Democrats disagreed about the importance of the figures, arguing that they requested detailed cost projections from Foster on several occasions and were denied access to the information. Several Democratic senators, including presidential candidate John Kerry (Mass.), asked the GAO to write a legal opinion on whether Scully broke any laws, and what redress would be appropriate if he did.
"We believe that the activity in question at HHS squarely fits the description of prohibited conduct," the senators wrote in a March 18 letter to U.S. Comptroller General David Walker.
Even if he did threaten Foster with his job, Scully would be difficult to charge or prosecute, some healthcare lawyers said. Since Foster is still employed by the CMS, they said, there are no evident damages and criminal charges would be a stretch at best.
Scully did not return calls from Modern Healthcare last week but denied in an interview when the news first broke that he ever threatened Foster, calling the allegations "garbage."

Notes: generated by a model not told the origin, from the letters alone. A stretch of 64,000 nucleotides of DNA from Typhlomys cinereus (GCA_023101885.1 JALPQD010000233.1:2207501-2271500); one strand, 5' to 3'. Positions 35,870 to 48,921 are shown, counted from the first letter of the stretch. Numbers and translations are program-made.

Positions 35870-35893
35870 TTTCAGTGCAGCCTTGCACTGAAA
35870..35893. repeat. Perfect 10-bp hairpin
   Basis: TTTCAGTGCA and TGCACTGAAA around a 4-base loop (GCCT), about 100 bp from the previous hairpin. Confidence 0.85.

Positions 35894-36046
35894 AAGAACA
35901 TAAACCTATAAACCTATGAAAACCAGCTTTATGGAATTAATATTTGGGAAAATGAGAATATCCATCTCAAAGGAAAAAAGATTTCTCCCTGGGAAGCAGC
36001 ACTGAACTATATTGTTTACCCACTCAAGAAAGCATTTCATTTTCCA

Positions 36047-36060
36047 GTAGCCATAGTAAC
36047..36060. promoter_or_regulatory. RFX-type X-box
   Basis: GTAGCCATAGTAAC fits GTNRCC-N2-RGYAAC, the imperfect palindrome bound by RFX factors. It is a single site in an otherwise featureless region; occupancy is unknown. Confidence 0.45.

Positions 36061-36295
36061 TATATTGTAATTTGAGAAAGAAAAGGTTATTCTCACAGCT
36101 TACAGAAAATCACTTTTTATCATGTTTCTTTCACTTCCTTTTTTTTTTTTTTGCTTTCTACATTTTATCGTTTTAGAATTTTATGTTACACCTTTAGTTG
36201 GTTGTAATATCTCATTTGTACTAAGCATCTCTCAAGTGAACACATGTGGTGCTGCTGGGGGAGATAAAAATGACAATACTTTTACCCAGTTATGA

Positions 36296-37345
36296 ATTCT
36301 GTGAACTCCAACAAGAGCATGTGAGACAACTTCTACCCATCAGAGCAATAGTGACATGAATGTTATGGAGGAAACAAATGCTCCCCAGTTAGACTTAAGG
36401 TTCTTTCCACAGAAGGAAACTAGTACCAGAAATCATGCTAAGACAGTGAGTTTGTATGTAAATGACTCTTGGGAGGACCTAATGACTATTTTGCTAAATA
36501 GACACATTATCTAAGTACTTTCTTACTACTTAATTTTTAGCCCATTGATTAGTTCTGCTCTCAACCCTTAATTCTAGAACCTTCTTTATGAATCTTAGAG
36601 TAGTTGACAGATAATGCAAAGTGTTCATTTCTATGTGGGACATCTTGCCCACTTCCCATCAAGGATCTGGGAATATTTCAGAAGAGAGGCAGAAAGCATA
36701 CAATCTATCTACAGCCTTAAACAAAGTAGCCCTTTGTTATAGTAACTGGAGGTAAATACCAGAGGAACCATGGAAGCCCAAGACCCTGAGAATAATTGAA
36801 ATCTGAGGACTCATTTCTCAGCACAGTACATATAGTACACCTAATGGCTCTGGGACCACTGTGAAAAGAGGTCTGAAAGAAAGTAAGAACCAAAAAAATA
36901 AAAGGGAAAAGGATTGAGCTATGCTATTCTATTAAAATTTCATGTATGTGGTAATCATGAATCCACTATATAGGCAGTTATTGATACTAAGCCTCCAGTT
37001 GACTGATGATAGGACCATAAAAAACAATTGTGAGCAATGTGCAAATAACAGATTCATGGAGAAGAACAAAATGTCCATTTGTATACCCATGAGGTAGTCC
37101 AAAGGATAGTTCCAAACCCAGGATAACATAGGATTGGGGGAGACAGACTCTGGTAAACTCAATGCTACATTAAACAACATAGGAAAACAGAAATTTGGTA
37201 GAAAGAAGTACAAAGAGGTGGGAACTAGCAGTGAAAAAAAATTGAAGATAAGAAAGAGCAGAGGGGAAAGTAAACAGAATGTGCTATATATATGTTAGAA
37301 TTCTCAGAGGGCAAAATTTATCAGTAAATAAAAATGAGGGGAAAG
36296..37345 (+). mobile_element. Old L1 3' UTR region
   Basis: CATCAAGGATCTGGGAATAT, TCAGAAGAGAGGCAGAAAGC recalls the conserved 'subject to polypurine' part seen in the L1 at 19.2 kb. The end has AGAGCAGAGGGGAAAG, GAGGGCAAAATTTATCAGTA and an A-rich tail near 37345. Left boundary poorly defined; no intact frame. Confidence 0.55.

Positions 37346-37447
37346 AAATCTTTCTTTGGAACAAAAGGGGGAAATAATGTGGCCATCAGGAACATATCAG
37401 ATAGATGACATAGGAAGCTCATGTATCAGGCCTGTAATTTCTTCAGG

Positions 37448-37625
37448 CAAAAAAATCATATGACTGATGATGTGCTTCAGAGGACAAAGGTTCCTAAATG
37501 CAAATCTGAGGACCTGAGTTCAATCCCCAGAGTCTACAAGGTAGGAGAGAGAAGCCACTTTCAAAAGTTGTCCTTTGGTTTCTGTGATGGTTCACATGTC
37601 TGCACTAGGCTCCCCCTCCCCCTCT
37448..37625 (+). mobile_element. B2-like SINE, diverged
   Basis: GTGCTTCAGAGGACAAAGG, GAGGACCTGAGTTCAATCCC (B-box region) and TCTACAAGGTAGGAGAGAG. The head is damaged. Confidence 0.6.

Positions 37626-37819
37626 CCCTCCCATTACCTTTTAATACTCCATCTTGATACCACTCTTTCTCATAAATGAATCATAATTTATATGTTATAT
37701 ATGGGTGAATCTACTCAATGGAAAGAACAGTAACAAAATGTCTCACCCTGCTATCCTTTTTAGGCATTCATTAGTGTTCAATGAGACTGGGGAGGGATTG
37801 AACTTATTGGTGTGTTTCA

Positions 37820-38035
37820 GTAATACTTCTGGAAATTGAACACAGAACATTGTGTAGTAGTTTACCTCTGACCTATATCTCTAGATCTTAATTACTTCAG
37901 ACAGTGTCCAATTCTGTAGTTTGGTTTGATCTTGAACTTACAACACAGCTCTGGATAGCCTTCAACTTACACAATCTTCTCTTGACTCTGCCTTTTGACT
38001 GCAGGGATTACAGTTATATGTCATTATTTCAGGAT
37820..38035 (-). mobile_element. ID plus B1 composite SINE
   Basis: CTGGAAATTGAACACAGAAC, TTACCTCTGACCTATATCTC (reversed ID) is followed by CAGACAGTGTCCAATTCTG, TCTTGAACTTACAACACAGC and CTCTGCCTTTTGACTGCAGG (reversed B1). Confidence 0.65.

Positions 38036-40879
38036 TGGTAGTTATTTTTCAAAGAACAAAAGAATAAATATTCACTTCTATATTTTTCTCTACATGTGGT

"This is a firestorm that burns away quickly," said Stuart Gerson, a lawyer with Epstein, Becker & Green. "Scully doesn't make much of a poster boy for John Kerry," who said last week that Bush "knew all along" Medicare reform would be more expensive than Congress thought.
Also last week, the House Committee on Standards of Official Conduct said it would establish a subcommittee to investigate allegations that Rep. Nick Smith (R-Mich.) was offered a bribe by fellow lawmakers to vote for the reform law. Last November, the House passed the law 220-215 without Smith's vote.
"We believe that the activity in question at HHS squarely fits the description of prohibited conduct. In the instant case, Mr. Foster claims that he was prevented, by way of threats from his superiors, from communicating with Congress on a matter directly pertaining to his employment duties and the agency itself."
--An excerpt from a March 18 letter sent by a group of Democratic senators to David Walker, comptroller general of the U.S., who heads the General Accounting Office